• Somewhere Between 20 and 200 Years Old

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    October 18th, 2010adminCrafts, Folk Culture, Gypsies, History, Imagination, Istanbul

    A photo taken, near my friend's flat, in the slum district of Tarlabaşı -- a mixed neighborhood, including families, petty thieves, prostitutes, small businessmen, Kurds, expatriates and an assortment of Turks.

    As I’ve written in the past, history is plainly different here. In America, I fantasized about the rollicking saloon past of San Francisco and Portland. I wondered what New York City and Washington D.C. looked like 200 years ago. I imagined the old factories of Chicago, the blues joints and robust German immigrants and newly arrived Greeks and Irishmen. But did I feel the history? Could I really conjure it? No.

    In the United States, economic progress was so fast — and so great — that cities barely resemble their past, barely have remnants of even 150 years beforehand.

    Drying clothes in Tarlabaşı in the last days of summer.

    In Istanbul, I sense history. I don’t “feel” it completely — so much has been expanded or redeveloped. But history is also very much alive. Because it never completely went away.

    A man, hand-sewing blankets, in his shop, which overlooks hip art galleries, featuring political art work. The juxtaposition can be fascinating or, if you see it every day, totally average.

    For example, I live in Mecidiyekoy, a very modern district. My bedroom window overlooks the new Trump Towers, glossy and boastful elements of the modern age. But what’s directly below the towers?  Burnt, charred homes, with cardboard roofs, occupied by gypsy families, living (more or less) like they did a century ago. I pass some of the gypsy families every day. They smoke cigarettes, play cards, and keep an assortment of animals — chickens, roosters, dogs, cats. They are a part of the neighborhood — just as much as the corner store, mosque or police station.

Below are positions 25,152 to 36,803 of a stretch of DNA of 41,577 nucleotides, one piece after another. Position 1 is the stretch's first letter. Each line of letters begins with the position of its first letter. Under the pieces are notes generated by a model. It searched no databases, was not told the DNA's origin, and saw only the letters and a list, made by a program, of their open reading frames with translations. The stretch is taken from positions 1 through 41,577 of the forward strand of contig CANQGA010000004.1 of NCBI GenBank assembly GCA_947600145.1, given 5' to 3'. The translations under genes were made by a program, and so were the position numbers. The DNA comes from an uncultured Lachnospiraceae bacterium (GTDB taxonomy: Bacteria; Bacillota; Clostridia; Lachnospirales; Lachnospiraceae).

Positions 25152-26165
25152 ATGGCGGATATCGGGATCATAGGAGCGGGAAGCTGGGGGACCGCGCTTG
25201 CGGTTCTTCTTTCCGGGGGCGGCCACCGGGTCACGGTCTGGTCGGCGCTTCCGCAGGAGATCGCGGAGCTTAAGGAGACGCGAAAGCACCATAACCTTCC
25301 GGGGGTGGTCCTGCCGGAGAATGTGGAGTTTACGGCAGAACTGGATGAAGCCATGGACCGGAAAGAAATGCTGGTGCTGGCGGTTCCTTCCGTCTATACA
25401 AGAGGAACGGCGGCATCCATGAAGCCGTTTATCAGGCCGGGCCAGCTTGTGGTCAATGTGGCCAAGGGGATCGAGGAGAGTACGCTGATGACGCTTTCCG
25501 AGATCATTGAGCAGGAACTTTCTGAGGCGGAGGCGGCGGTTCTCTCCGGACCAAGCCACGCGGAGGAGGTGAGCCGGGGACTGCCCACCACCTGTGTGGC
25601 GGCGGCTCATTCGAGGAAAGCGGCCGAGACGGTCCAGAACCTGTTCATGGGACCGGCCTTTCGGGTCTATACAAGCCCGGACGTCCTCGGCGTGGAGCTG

Of course, there is a huge textile industry in Istanbul and most people here just use factory-made, mass-produced items. But these shops exist, too -- and that's important.

    And this is not tokenized history.

    When I visited friends in New York City, I saw advertisements for a museum (and tour) of former 19th century tenement life — interesting but also long gone. Also, if you’re visiting the Western states, the Lonely Planet guides like to recommend former brothels and other former venues of licentious activity. But how silly, right? How strange. The unruly, anarchic and passion-filled past is made into common tour. You’re left to wonder.

    Perhaps if I lived in Appalachia, I would feel differently — maybe history would be more ever-present. But, in urbanized America, history seems so hyper-branded.

    Of course, there is historical tourism here. And waiters wear gimmicky Ottoman clothing, at times, mimicking a time that is long gone.

    But there is also a tremendous sense of cultural and historical preservation. In Istanbul, history is a continual thing — something that extends so far back, and still seems so ever present, that the crumbling buildings and old folk songs seem relevant — somewhere between historical and contemporary.  And, as a history nerd, I can’t help but feel enchanted by the intermingling of past and present here.

    A watermelon cart in Cihangir, a yuppie/bohemian district bordering the Taksim area. I also took this picture walking home from a friend's flat. In Istanbul, you don't need to look for photo moments -- they're constant.

    Here's Cihangir -- modern, pastel and safe. Contrast Cihangir with Tarlabaşı...

    I know I have written multiple times on the old/new element of life here. But I’m honestly not tired of it yet! Perhaps it’s my favorite part of Istanbul. So in this blog, I’ll come back to it, again and again …just like my daily life …walking up and down streets and passing faces and doorways that could be 20 years old, or 200 years old — as if it even matters at all.

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